For example, if you are pitching to a VC, what message do you want to deliver to them so that they can take action – have them write you a big check?, find you the right executive talent? guide you in making some decisions?. If you are going in front of your executive management to pitch a new product proposal or a new pricing proposal, do you have the right message to make them approve your proposal?

All of this is common sense – but who was it that said “Common sense is not that common?”

I hope that I have been able to influence the attendees to use less of PowerPoint and talk more because every PowerPoint slide that is deleted will truly make this world a better place.

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Powerpoint turns 20

Powerpoint Well, the big news this week is how the software that is respected, loved, hated all at the same time depending on who you talk to, turned 20 years old. 20 years after Robert Gaskins and Dennis Austin rolled out Powerpoint 1.0 for Macs in 1987, Powerpoint remains the most popular presentation software used by everyone from business folks, students and even kids these days.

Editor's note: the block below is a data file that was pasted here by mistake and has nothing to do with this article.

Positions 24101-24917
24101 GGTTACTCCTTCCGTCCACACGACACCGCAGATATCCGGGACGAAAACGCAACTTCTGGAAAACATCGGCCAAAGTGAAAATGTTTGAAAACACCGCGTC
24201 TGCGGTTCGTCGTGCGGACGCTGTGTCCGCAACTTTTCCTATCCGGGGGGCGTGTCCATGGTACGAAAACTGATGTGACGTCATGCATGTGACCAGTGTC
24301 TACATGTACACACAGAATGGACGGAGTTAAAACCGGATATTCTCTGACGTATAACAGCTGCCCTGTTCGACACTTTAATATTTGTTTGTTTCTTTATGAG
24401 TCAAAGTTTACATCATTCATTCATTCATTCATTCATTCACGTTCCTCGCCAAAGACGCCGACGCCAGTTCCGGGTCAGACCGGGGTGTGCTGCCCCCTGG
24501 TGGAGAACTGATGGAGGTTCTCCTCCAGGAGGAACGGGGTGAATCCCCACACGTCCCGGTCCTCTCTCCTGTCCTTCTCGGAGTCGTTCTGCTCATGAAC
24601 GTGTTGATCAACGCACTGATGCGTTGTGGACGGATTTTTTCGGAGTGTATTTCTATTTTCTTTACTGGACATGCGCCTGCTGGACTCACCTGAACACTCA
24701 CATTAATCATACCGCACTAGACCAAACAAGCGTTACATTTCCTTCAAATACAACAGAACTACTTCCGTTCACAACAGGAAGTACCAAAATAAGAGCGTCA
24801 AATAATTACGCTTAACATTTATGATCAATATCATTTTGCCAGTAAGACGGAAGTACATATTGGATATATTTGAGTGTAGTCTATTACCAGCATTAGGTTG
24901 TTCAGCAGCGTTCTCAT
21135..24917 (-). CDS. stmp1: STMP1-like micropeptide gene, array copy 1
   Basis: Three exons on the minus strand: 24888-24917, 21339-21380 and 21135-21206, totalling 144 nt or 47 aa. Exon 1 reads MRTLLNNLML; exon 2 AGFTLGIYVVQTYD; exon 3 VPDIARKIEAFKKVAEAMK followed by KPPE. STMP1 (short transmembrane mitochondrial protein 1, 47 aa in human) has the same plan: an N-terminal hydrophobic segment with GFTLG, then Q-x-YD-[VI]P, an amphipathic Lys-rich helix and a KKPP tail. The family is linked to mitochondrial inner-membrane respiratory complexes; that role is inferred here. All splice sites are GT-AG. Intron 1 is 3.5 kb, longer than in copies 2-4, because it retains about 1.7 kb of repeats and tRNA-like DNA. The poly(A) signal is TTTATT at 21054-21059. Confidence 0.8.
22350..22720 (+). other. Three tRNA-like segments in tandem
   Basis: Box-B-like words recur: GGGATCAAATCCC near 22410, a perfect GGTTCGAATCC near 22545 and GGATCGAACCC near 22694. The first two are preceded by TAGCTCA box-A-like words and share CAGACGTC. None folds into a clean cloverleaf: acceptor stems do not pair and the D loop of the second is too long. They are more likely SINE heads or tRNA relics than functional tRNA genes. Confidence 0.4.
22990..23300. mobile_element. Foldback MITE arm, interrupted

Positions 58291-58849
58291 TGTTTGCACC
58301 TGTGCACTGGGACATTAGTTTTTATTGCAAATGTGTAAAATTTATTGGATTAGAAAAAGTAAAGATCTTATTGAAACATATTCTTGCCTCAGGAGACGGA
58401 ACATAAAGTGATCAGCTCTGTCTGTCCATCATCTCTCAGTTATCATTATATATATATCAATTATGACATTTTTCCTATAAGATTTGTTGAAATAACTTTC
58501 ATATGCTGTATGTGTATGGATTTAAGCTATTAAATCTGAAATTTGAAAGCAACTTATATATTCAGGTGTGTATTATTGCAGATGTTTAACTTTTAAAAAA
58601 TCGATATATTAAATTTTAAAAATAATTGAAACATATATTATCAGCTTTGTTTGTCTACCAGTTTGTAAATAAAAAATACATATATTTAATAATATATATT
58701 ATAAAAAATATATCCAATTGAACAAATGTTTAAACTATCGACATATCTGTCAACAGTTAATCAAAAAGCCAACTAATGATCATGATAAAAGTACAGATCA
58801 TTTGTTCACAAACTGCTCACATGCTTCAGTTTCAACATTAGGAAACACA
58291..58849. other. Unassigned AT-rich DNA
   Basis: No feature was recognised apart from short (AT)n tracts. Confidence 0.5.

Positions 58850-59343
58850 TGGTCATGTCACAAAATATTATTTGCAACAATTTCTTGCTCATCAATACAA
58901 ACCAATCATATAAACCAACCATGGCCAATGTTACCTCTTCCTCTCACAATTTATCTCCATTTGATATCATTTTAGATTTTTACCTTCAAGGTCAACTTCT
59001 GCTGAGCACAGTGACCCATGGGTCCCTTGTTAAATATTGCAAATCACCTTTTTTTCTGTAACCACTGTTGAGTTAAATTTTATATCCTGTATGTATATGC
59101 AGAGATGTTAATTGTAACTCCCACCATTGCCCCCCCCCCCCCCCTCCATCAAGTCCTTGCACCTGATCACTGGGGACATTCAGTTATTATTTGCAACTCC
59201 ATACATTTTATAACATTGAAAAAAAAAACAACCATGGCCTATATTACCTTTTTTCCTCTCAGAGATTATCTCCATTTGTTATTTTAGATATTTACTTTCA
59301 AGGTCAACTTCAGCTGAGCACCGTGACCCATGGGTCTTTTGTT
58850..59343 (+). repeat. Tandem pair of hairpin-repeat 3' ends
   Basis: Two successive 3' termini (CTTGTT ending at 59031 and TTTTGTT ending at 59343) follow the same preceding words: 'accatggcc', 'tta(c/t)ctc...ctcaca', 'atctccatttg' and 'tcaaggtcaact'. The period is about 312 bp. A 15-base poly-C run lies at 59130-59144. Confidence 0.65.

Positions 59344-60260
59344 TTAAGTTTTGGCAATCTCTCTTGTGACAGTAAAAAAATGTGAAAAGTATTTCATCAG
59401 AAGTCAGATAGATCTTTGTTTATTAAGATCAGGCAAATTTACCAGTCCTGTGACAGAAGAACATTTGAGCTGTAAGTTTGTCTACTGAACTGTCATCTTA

While Powerpoint is widely blamed for the degradation in presentation skills (read my earlier post on “Presentation skills – do you care about your customers” on how to buck this trend), it is still a very useful tool. I use it very effectively for my presentations (only when needed) and just like any other tool, you cannot blame the tool for its misuse. The way you use it is up to you.

More details on Powerpoint’s ride to a ripe old age can be found in a recent article on the Wall Street Journal.

Presentation skills – do you care about your customer needs?

One of the key tasks that a product manager has to do is evangelize your product to customers, prospects, industry analysts, partners etc. You have to sell the benefits of your product to these audiences. Having just returned from another conference – the Enterprise Search Summit in NYC, I continue to be dismayed as to how bad people’s presentation skills are. The conference was filled with presentations from subject matter experts, but there were only about five effective, persuasive presentations. Rest were powerpoint slides filled with text and these experts were quite happy to read from these slides.